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Group Litigation – ‘The Right Crowd and No Crowding’

By Matthew Pascall, Senior Underwriting Manager

(Estimated reading time: 3 minutes 3 seconds)

The Temple head office is located just a few miles from the historic motor racing track at Brooklands. In the 1930’s the track announced on its posters that it offered “The Right Crowd and No Crowding.” It strikes me that this catchy phrase sums up the effectiveness of group litigation.

In very broad terms, the object of the relevant rules is to ensure that the courts can manage the claims of the “right crowd” (claimants with similar or identical claims) without the problems of “crowding” – hundreds of individual but similar or identical claims proceeding through a number of different courts separately.

We routinely insure group actions. Through a suite of policy wordings and endorsements we can tailor policies that meet the needs of group litigants in a variety of different scenarios.

Over the last three years we have insured hundreds of former investors in apartments bought off-plan in developments in Liverpool, Leeds and Manchester that subsequently failed. The investors lost their deposits (often 80% of the purchase price). Most of these claims were focused on allegations of professional negligence against the investors’ solicitors, who, it was alleged, had failed to provide adequate information about the inadequate protection provided to the investors under their original contracts to buy the apartments.

By way of contrast, we have insured group actions under Part 1 of the Land Compensation Act 1973 on behalf of local landowners following the construction of a new terminal and extended runway at Southend Airport and, in a separate group action, after substantial improvements at Stansted Airport.

Nuisance claims lend themselves to group actions and we have recently insured nuisance claims on behalf of a group of residents living close to a landfill site near Cannock in Staffordshire.

We are seeing an increasing number of financial or product mis-selling claims, run either on an individual basis or as group actions. These can be problematic, particularly if the adverse costs cover we are asked to provide for individual claims is out of proportion to the value of those claims.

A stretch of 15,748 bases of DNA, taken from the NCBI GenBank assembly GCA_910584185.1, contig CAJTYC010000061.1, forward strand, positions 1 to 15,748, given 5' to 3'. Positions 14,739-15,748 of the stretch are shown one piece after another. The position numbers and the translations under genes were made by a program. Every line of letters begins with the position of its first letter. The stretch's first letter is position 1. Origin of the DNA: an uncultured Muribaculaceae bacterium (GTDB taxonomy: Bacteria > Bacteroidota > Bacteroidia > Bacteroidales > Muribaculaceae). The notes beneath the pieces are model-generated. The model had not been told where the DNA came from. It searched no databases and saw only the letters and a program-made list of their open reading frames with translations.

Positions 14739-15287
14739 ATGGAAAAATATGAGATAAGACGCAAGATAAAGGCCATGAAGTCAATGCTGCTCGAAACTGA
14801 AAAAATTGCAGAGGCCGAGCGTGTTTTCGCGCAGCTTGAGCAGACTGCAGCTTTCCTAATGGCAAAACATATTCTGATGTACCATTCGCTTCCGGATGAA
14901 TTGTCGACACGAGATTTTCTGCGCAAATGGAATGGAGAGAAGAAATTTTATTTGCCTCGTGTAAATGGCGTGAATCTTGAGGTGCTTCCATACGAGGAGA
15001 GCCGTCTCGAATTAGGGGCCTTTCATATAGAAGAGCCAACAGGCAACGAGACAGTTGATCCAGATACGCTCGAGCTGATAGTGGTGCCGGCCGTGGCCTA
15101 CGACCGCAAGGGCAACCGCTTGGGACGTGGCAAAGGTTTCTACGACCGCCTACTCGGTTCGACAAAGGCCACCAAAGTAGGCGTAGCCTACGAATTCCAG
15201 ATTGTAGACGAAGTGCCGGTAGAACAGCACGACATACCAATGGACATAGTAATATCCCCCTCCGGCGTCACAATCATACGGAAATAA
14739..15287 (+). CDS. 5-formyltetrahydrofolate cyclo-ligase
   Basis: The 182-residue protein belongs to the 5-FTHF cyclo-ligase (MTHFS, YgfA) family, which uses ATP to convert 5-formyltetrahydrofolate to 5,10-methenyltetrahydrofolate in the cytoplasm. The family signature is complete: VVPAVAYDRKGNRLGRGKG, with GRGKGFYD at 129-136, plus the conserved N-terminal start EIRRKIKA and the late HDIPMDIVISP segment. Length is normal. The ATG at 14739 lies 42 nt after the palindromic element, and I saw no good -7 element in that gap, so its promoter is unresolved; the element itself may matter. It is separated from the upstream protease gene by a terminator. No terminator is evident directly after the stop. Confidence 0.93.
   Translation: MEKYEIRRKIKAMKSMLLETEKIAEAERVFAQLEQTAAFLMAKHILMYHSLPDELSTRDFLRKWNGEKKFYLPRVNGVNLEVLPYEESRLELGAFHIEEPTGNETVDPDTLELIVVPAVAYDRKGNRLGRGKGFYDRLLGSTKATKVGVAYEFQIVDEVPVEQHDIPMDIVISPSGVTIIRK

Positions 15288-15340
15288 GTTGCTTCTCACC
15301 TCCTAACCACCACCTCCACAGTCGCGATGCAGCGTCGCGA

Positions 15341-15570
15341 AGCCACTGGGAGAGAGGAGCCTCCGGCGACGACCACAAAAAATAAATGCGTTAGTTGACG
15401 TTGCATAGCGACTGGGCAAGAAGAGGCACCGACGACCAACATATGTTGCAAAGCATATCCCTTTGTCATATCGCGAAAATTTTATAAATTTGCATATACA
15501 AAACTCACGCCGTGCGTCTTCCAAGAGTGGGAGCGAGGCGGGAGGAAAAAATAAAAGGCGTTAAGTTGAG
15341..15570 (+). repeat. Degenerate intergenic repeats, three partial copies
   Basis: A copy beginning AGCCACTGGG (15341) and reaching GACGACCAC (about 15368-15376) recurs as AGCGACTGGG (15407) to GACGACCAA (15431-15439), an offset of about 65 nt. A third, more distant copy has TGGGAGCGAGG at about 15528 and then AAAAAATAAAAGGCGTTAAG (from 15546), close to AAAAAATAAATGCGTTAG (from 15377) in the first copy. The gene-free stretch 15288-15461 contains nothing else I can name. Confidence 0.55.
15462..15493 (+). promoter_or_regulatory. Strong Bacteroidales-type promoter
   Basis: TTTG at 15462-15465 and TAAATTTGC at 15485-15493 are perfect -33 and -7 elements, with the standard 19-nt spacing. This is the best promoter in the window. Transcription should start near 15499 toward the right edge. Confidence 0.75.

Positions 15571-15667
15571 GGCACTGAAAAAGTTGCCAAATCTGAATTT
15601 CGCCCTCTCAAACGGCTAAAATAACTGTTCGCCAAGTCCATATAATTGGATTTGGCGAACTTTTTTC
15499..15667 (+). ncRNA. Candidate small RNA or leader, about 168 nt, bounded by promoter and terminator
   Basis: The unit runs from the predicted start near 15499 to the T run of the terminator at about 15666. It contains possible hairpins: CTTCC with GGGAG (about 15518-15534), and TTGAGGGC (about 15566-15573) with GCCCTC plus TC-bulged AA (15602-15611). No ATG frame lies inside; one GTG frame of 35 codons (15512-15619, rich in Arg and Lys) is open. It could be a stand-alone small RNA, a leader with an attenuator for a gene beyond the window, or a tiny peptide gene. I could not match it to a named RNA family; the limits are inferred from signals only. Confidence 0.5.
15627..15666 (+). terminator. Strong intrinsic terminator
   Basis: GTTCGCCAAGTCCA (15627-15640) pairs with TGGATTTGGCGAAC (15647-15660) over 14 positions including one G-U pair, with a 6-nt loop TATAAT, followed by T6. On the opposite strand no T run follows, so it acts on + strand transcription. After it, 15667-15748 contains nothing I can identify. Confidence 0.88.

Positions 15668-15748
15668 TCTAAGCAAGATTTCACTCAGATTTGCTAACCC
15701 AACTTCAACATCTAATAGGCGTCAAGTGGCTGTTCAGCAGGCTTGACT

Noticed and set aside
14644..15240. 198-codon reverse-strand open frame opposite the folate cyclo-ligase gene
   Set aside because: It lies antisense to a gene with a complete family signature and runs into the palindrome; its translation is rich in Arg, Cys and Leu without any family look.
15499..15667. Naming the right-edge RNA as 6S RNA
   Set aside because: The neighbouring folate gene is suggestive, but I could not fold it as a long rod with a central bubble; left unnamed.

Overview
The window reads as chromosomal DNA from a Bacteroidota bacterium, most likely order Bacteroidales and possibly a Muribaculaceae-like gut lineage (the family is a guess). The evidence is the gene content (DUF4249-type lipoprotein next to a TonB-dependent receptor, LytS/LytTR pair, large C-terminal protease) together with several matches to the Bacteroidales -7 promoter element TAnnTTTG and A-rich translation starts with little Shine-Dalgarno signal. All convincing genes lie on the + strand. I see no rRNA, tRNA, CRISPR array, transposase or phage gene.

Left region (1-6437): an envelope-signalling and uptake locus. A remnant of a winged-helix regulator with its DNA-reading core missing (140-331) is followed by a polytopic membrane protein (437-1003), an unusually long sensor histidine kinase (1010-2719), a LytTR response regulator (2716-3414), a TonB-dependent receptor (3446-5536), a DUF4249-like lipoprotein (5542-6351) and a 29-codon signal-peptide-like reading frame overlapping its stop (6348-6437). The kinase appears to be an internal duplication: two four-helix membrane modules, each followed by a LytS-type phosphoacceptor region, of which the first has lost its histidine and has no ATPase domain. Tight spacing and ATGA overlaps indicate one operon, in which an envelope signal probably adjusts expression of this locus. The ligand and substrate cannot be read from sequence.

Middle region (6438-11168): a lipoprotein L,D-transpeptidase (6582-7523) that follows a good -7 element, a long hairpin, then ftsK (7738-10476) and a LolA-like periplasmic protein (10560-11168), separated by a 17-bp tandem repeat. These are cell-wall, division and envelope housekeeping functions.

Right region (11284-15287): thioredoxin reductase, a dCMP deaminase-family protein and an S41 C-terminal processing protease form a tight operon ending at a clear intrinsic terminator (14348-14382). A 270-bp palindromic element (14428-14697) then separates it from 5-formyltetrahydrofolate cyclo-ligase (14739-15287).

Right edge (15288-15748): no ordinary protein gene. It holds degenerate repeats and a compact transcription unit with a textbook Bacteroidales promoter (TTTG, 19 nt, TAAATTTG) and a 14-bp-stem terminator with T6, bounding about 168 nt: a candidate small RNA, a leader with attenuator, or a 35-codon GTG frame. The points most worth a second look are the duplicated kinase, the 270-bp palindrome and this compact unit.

An advantage of running these claims on a group basis is that the cost of providing cover can then be met by the group collectively. This enables us to offer competitive premium rates that would not necessarily be available on an individual case basis.

Group actions also offer the chance for an important issue of law or fact that is common to a large number of pending claims to be determined in a way than then provides guidance for the cases that follow.

We anticipate increased interest in litigation insurance for collective proceedings before the Competition Appeals Tribunal (CAT) following last December’s Supreme Court decision in Mastercard Incorporated and Others v Merricks[1]. The judgment of Lord Briggs emphasises the utility of collective proceedings: –

Collective proceedings are a special form of civil procedure for the vindication of private rights, designed to provide access to justice for that purpose where the ordinary forms of individual civil claim have proved inadequate for the purpose.”

The decision should ease the path for future proceedings before the CAT. In one sense these cases might not be regarded as group litigation, but in reality and substance, they are. The process is designed to enable the CAT to determine whether or not anti-competitive practices have caused harm both to the individual or group bringing the action and the much wider class they represent.

I suspect that proceedings before the CAT may lack some of the excitement of a day at Brooklands in its heyday, but they do enable justice to be done for the right crowd and no crowding!

To find out how temple can support group litigation undertaken by your firm, please contact Matthew Pascall on 01483 514428 or email .

[1] [2020] UKSC 51

Matthew Pascall

Legal Director – Head of Commercial
Read articles by Matthew Pascall

Matthew Pascall

Matthew was called to the Bar in 1984 and joined Guildford Chambers two years later. Spending more than 30 years in practice there, he was listed as a Legal 500 Tier One barrister.

He joined the commercial team at Temple Legal Protection as Senior Underwriting Manager in 2017.

Matthew was appointed to Temple’s Board in December 2022 as Legal Director and Head of Commercial.

His knowledge of the commercial legal sector and litigation practice is invaluable to the business and our clients, providing specialist experience to lead the commercial litigation insurance team.


Read articles by Matthew Pascall